The Internal Revenue Service recently issued the 2020 optional standard mileage rates (PDF) used to calculate the deductible costs of operating an automobile for business, charitable, medical or moving purposes.
Beginning on Jan. 1 the standard mileage rates for the use of a car (also vans, pickups or panel trucks) will be:
- 57.5 cents per mile driven for business use, down one half of a cent from the rate for 2019,
- 17 cents per mile driven for medical or moving purposes, down three cents from the rate for 2019, and
- 14 cents per mile driven in service of charitable organizations.
According to the IRS news release, the business mileage rate decreased one half of a cent for business travel driven and three cents for medical and certain moving expenses from the rates for 2019. The charitable rate is set by statute and remains unchanged.
It is important to note that under the Tax Cuts and Jobs Act, taxpayers cannot claim a miscellaneous itemized deduction for unreimbursed employee travel expenses, the release added. Taxpayers also cannot claim a deduction for moving expenses, except members of the Armed Forces on active duty moving under orders to a permanent change of station. For more details, see Rev. Proc. 2019-46 (PDF),
The standard mileage rate for business use is based on an annual study of the fixed and variable costs of operating an automobile. The rate for medical and moving purposes is based on the variable costs, according to the release.
Taxpayers always have the option of calculating the actual costs of using their vehicle rather than using the standard mileage rates.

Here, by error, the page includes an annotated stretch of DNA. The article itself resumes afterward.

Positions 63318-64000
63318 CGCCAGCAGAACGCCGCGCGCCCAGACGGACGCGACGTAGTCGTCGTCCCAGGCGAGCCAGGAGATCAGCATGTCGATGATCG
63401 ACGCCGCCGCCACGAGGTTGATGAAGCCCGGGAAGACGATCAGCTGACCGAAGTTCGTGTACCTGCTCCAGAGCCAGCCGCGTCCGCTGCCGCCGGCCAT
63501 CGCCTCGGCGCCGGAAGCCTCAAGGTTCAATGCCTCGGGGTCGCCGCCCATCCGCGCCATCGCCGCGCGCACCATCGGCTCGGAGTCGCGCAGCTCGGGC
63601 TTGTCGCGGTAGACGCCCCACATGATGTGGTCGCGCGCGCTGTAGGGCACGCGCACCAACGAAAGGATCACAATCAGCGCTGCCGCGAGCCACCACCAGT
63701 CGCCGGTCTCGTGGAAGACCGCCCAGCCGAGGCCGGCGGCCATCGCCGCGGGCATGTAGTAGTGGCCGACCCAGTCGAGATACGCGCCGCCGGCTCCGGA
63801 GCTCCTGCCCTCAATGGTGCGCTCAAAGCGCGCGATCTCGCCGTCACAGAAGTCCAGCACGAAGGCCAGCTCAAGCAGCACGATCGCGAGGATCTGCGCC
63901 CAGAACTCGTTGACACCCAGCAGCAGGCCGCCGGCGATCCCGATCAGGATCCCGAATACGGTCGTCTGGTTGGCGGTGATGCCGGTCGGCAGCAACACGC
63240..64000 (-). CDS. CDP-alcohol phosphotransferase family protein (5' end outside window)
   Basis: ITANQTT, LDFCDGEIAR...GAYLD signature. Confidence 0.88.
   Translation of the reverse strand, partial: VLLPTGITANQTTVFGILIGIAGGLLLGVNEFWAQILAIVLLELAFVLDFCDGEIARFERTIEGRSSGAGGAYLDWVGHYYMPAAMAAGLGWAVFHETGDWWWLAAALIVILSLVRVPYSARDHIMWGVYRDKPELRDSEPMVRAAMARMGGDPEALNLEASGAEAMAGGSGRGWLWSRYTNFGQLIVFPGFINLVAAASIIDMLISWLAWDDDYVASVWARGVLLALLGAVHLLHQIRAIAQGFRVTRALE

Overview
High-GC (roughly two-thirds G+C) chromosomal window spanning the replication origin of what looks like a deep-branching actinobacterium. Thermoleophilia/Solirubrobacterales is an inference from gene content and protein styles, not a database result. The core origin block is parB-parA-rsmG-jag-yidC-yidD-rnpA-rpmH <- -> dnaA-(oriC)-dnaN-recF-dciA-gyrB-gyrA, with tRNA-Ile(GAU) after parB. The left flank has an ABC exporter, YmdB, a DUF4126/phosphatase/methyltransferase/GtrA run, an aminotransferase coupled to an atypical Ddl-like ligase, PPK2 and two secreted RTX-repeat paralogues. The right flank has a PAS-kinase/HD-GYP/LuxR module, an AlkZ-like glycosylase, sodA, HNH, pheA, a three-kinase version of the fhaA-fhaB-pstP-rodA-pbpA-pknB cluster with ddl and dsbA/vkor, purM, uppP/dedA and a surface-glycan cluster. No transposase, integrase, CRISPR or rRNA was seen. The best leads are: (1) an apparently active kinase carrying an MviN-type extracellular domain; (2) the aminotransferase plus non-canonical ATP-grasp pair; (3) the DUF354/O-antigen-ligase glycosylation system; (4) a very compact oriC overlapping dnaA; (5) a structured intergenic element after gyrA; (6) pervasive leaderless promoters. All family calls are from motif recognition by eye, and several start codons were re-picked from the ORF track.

A taxpayer may not use the business standard mileage rate for a vehicle after using any depreciation method under the Modified Accelerated Cost Recovery System (MACRS) or after claiming a Section 179 deduction for that vehicle. In addition, the business standard mileage rate cannot be used for more than five vehicles used simultaneously. These and other limitations are described in section 4.05 of Rev. Proc. 2019-46 (PDF).
Notice 2020-05 (PDF), posted on IRS.gov contains the standard mileage rates, the amount a taxpayer must use in calculating reductions to basis for depreciation taken under the business standard mileage rate, and the maximum standard automobile cost that a taxpayer may use in computing the allowance under a fixed and variable rate plan, the news release stated.
In addition, for employer-provided vehicles, the Notice provides the maximum fair market value of automobiles first made available to employees for personal use in the calendar year 2020 for which employers may use the fleet-average valuation rule in § 1.61-21(d)(5)(v) of the vehicle cents-per-mile valuation rule in § 1.61-21(e).